Peter was never comfortable being a rock star, says Black Magic Woman Sandra

Mike Cohen
7 min readFeb 9, 2021


Jewish Telegraph, July 2020


THE LAST MEETING: Sandra Vigon with Peter Green, left, and Mick Fleetwood after Fleetwood Mac performed at London’s O2 Arena in 2015

THE woman who inspired Fleetwood Mac’s first hit has told how Peter Green’s parents embraced her — despite the fact she was not Jewish.
Green, the band’s founder, died on Saturday at the age of 73.
Black Magic Women, which was released in 1968, was written by Green — considered by many to be one of the greatest-ever blues guitarists — about his former girlfriend, Sandra Vigon, then known as Sandra Elsdon.
She told the Jewish Telegraph from her home in Santa Barbara, California: “Peter was an East London Jewish boy and I was a middle-class WASP, but those things never mattered.
“His lovely parents, Ann and Joel, embraced me and my parents loved Peter, too.”
Despite his upbringing, Green — who was born Peter Greenbaum — often deserted his Jewish faith.
The guitarist had tried Christianity and Buddhism at various times but, according to Sandra, “the blues for him were Jewish blues”.
She said: “Peter was badly bullied as a child and discriminated against because he was Jewish.
“I remember him crying when he spoke about those times, so those were Peter’s blues. The blues for him were Jewish blues.”
Sandra, who also dated Eric Clapton, and Peter were a couple from 1967 until 1971.
They had met at a club called the Cromwellian, where many of London’s music scene would hang out.
“This new guitarist came on the scene and the buzz went out,” said Sandra, who spent time with Green in a Welsh Buddhist monastery. “We got talking and we hooked up.
“Peter was never comfortable being a rock star — he never wanted to be centre stage even when he was on stage.
“He didn’t want the band to be called Peter Green’s Fleetwood Mac.
“He was quiet and a had a great sense of humour, and we laughed a lot.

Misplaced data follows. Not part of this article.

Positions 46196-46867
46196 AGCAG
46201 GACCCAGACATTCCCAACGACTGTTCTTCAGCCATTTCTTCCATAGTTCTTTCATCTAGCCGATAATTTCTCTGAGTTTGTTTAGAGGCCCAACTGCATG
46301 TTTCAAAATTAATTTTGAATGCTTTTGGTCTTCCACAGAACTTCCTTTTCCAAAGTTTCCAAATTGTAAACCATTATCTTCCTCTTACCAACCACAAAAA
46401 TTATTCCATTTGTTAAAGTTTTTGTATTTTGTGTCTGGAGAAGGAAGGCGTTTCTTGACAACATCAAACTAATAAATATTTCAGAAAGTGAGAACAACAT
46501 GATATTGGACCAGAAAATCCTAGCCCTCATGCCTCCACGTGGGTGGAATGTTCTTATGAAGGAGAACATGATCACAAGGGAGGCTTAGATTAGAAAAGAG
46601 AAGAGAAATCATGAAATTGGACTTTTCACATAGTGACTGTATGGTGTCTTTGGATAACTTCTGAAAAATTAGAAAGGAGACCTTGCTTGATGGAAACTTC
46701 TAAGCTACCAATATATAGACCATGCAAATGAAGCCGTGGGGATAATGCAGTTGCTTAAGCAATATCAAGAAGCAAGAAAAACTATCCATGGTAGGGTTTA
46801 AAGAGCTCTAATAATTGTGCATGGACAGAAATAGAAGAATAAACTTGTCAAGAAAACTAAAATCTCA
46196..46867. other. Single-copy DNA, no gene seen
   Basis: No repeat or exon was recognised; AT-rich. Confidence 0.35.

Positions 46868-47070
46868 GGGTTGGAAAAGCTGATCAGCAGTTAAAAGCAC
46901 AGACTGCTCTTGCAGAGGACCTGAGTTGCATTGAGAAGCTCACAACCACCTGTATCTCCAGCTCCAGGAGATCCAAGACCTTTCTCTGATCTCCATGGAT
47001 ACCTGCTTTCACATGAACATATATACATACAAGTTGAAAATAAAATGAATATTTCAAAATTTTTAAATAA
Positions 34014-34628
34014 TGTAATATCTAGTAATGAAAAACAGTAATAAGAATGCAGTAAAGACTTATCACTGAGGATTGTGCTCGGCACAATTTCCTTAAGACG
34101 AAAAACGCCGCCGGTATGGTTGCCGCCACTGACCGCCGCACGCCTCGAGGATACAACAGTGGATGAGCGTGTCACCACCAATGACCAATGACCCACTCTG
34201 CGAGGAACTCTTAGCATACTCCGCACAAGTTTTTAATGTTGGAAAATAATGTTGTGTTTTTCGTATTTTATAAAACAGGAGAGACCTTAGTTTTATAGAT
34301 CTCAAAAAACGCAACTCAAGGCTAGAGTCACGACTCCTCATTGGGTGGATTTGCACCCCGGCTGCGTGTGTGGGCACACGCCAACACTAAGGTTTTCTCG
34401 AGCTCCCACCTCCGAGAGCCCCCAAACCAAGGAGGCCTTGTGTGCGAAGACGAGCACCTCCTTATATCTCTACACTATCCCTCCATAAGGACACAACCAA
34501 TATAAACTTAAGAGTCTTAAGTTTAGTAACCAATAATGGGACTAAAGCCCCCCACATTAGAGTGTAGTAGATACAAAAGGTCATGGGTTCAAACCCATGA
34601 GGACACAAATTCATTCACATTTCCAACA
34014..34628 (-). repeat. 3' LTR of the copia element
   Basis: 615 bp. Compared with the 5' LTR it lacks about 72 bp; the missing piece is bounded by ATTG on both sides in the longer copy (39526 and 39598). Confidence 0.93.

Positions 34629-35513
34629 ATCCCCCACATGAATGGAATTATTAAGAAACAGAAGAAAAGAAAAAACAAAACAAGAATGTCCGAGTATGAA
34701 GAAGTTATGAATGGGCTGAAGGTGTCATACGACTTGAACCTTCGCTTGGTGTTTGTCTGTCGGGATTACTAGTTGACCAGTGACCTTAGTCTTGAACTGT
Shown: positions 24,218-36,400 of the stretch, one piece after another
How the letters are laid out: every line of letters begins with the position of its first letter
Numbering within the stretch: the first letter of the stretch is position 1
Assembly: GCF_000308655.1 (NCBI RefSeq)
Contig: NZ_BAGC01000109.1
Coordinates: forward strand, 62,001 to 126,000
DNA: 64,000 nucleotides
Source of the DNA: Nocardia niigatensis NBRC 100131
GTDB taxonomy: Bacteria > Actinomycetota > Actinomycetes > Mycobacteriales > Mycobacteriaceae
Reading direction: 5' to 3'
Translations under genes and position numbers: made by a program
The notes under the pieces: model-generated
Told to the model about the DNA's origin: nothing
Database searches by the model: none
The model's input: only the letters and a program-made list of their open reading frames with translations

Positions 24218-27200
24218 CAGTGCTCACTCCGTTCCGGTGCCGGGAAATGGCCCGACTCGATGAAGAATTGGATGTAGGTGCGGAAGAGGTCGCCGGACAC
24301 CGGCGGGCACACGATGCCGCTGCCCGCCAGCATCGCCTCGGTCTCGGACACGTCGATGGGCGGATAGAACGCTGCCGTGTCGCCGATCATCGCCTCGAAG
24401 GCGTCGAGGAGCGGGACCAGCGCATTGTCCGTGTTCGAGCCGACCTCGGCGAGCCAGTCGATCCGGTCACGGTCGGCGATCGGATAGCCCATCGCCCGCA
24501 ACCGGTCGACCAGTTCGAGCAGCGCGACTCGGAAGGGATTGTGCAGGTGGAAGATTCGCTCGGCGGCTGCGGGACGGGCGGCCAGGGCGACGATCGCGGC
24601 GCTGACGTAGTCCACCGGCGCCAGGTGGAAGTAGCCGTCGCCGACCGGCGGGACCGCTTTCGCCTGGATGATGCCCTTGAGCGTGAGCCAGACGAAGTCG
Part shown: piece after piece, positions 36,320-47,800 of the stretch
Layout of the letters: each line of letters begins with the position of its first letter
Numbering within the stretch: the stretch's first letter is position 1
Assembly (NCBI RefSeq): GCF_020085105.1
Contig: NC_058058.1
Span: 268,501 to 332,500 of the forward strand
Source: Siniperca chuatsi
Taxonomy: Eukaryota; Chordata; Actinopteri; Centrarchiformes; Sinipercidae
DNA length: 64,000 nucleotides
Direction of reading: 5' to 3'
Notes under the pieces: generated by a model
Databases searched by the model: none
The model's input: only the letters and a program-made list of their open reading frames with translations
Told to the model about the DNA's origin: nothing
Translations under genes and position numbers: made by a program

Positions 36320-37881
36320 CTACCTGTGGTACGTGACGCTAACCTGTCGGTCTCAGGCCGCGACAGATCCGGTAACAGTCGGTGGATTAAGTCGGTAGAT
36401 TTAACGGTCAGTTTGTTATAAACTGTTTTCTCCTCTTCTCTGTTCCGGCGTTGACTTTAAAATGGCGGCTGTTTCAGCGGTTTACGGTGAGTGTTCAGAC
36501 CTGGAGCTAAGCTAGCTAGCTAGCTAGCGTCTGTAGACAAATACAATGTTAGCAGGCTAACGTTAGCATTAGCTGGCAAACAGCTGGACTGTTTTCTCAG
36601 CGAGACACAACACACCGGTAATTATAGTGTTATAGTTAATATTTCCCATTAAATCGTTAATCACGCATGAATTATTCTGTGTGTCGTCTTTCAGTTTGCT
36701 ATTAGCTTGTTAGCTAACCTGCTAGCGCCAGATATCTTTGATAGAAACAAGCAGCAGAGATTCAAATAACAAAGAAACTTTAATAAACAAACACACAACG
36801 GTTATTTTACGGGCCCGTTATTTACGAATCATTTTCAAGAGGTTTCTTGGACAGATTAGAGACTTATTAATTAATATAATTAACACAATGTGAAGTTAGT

“Peter was a very kind, soulful and sweet person, and I never heard anyone say anything bad about him.”
Green, whose nickname for Sandra was “Magic Mamma”, also wrote the songs Sandy Mary and Long Grey Mare about her.
Green was taught his first guitar chords by his brother Michael at the age of 10 and began playing professionally at 15, while working for a number of East London shipping companies.
He was barely out of his teens when he got his first big break in 1966, replacing Clapton in John Mayall’s Bluesbreakers — initially for just a week in 1965 after Clapton abruptly took off for a Greek holiday.
He quit for good soon after and Green was in.
In the Bluesbreakers he was reunited with drummer Mick Fleetwood, a former colleague in Peter B’s Looners.
Mayall added bass player John McVie soon after.
The three left the next year, forming the core of the band initially billed as ‘Peter Green’s Fleetwood Mac featuring (guitarist) Jeremy Spencer’.
Fleetwood Mac made their debut at the British Blues and Jazz festival in 1967, which led to a recording contract, and then an eponymous first album in February, 1968.
However, as the band flourished, Green became increasingly erratic and drugs played a part in his unravelling.
On a tour in California, he became acquainted with Augustus Owsley Stanley III, a notorious supplier of powerful LSD to the The Grateful Dead.
Sandra recalled: “After that American tour, he came back dropping acid.
“Peter was someone who should never have got involved with that cause, as well as being a sensitive soul, there was clearly a latent mental illness there. The acid completely ruined him.
“We all began to notice how different he was and he famously announced that he wanted to give all his money away.
“I remember being with him at his mum and dad’s house and there were sacks full of begging letters to him.”
According to Fleetwood, the song Trying So Hard to Forget, on 1968’s second album Mr Wonderful, was “Peter Greenbaum baring his soul about growing up in Whitechapel, London’s Jewish ghetto.
“For almost the first time I could feel the pain, hurt and sense of loss that Peter was expressing through the solace of the blues.”
Green’s last studio album with the group was Then Play On in 1969.
Journalist Johnny Black wrote in Mojo in 1997: “One night, after a show, he told Fleetwood, ‘I want to find out about God. I want to believe that a person’s role in life is to do good for other people, and what we’re doing now just isn’t s***’.”
When Fleetwood Mac started their American tour for the album, Green “had renounced his Jewish faith in favour of a mixture of Christianity and Buddhism, and was wearing white monk’s robes on stage with a huge crucifix dangling at his neck,” Black continued.
Black also wrote that Green had been “a sensitive child in whom music had always inspired powerful emotions”.